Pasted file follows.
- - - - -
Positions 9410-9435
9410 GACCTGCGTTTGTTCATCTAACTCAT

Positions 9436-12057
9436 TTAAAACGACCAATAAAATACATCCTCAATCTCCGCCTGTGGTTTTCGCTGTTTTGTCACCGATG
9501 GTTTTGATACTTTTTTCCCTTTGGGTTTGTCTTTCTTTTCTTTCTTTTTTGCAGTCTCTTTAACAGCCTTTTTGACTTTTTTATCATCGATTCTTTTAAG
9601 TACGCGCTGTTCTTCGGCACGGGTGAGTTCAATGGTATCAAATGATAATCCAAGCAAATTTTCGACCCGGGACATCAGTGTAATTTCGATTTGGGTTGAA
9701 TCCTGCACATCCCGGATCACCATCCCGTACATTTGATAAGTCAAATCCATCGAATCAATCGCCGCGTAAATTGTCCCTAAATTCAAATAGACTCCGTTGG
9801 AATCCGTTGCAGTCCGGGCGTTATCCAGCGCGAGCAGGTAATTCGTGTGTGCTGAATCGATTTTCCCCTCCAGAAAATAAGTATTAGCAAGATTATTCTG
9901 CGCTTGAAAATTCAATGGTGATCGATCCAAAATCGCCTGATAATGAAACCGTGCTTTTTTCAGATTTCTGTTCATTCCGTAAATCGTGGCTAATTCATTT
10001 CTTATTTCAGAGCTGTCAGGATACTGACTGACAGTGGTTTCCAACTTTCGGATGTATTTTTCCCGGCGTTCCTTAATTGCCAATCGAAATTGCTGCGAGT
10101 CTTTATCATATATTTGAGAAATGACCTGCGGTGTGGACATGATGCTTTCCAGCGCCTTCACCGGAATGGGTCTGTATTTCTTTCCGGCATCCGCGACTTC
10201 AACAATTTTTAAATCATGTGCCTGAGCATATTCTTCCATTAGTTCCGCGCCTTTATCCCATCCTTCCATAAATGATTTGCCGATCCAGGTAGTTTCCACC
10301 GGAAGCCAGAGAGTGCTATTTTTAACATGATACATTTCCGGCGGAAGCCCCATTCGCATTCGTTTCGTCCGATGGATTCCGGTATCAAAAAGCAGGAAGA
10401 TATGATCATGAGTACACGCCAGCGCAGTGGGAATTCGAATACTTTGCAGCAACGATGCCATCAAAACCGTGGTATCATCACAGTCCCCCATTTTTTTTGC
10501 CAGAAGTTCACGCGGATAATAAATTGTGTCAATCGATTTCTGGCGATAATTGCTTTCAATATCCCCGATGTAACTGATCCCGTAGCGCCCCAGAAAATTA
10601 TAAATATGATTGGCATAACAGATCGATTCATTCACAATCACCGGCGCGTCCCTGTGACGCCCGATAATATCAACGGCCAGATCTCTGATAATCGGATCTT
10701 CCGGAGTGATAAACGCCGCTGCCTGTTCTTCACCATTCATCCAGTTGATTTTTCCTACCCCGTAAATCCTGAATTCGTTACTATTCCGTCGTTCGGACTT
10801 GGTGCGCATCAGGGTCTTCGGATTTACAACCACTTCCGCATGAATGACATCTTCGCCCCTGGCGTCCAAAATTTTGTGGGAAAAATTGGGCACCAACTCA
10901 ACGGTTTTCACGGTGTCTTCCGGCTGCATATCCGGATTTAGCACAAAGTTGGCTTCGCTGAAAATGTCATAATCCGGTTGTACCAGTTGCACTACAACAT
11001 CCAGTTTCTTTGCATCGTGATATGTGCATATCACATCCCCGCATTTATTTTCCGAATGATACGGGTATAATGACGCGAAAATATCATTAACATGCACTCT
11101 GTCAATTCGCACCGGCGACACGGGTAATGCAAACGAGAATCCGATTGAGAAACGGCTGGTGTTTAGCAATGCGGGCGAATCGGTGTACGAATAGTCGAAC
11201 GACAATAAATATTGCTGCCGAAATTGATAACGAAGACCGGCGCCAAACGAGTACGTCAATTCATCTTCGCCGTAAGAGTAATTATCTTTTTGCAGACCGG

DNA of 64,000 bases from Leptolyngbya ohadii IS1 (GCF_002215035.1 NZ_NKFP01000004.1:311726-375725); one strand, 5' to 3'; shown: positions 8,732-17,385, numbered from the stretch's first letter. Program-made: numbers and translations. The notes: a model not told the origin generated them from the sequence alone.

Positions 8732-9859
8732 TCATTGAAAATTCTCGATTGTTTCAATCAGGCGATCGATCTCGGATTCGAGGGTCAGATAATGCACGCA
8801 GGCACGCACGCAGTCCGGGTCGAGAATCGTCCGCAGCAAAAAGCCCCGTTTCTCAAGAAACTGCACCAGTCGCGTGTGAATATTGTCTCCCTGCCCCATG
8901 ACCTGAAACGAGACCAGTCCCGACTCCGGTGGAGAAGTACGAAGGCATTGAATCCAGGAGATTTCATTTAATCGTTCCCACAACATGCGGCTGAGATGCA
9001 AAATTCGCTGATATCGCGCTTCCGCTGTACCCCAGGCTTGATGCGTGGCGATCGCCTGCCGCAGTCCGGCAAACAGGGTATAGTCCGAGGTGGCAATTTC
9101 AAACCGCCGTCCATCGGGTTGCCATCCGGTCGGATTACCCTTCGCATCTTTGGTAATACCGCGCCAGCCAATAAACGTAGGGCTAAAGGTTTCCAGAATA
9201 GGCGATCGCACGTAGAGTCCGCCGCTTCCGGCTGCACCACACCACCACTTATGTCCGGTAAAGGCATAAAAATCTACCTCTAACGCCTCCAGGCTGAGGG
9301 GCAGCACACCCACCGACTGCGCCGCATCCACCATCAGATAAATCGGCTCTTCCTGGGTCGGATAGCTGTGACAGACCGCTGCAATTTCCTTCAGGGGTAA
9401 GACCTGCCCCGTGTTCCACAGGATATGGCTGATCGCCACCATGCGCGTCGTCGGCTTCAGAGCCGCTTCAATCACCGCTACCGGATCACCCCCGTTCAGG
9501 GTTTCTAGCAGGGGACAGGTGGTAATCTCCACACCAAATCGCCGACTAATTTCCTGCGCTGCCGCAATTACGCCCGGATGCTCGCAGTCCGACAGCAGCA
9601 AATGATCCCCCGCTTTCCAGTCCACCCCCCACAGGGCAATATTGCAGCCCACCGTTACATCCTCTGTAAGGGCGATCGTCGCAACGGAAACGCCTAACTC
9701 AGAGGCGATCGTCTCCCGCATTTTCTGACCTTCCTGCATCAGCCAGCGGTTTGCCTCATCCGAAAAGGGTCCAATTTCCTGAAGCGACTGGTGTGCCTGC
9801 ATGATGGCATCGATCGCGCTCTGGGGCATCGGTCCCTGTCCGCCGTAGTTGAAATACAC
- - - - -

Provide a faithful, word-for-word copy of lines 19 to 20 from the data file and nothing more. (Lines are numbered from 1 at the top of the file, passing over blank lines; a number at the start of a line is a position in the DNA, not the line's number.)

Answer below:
10901 ACGGTTTTCACGGTGTCTTCCGGCTGCATATCCGGATTTAGCACAAAGTTGGCTTCGCTGAAAATGTCATAATCCGGTTGTACCAGTTGCACTACAACAT
11001 CCAGTTTCTTTGCATCGTGATATGTGCATATCACATCCCCGCATTTATTTTCCGAATGATACGGGTATAATGACGCGAAAATATCATTAACATGCACTCT